The condition can be acquired through exposure to chemicals and drugs such as benzocaine, nitrobenzene, some antibiotics, including chloroquine and dapsone, and nitrites used as a food additive to prevent meat from spoiling. Foods containing a large amount of nitrates, such as spinach, beets or carrots — also should not be given to children younger than 6 months of age.11 Complications from the condition include shock, seizure and death.12 Symptoms of methemoglobinemia include:13

  • Pale, gray or blue colored skin, lips and nail beds
  • Shortness of breath
  • Fatigue
  • Headache and lightheadedness
  • Rapid heart rate

Baby Teething Schedule Is an Estimation

Your baby’s teeth begin developing before birth. The first tooth begins protruding through the gums starting between 4 and 12 months. The first teeth are known as primary teeth, milk teeth or deciduous teeth.14 They often emerge in a specific order but exactly when they appear can vary. The first teeth to appear are the two lower central incisors, usually arriving at the same time.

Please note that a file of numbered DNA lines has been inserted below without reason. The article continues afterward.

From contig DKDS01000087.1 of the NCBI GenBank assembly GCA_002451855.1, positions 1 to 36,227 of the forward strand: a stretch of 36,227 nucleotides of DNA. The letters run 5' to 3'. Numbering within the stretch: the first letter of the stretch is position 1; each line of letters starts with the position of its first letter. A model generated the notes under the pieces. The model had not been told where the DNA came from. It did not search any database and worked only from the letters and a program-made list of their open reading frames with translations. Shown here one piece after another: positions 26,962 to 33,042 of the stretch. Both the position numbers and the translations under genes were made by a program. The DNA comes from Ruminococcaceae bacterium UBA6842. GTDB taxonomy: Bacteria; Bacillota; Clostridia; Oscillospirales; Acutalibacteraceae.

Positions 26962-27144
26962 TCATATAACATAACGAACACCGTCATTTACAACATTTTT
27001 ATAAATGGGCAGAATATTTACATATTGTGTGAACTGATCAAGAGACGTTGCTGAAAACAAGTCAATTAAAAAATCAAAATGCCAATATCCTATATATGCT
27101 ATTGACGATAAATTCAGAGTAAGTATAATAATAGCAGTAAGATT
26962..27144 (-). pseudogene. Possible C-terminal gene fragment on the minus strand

The next two are the two front teeth between 8 and 12 months followed closely by lateral incisors between 9 and 13 months, arriving just left and right of the upper teeth. Your baby’s first upper molars will come in on the top between 13 and 19 months and on the bottom between 14 and 18 months. By the time your child is 3 years old they’ll have a full set of 20 baby teeth, which will not start to fall out until the permanent teeth are ready to come in around age 6.15

Each baby responds to teething pain in a different manner, in much the same way every child or adult responds to pain in a different way. Some of the more common signs your baby is uncomfortable with teething may include:16

Irritability

Fussiness

Swollen and sensitive gums

Gnawing or chewing behavior

Refusing to eat

Trouble sleeping

Drooling, which can sometimes cause a facial rash

Low grade fever less than 101 F (38.3 C)

Although many report their baby experiences diarrhea or a runny nose before a new tooth arrives, there is no research indicating a majority of children experience these symptoms. If your baby experiences a fever over 101 F (38.3 C) with symptoms of vomiting, lethargy or diarrhea, it’s important to seek medical care to rule out anything more serious.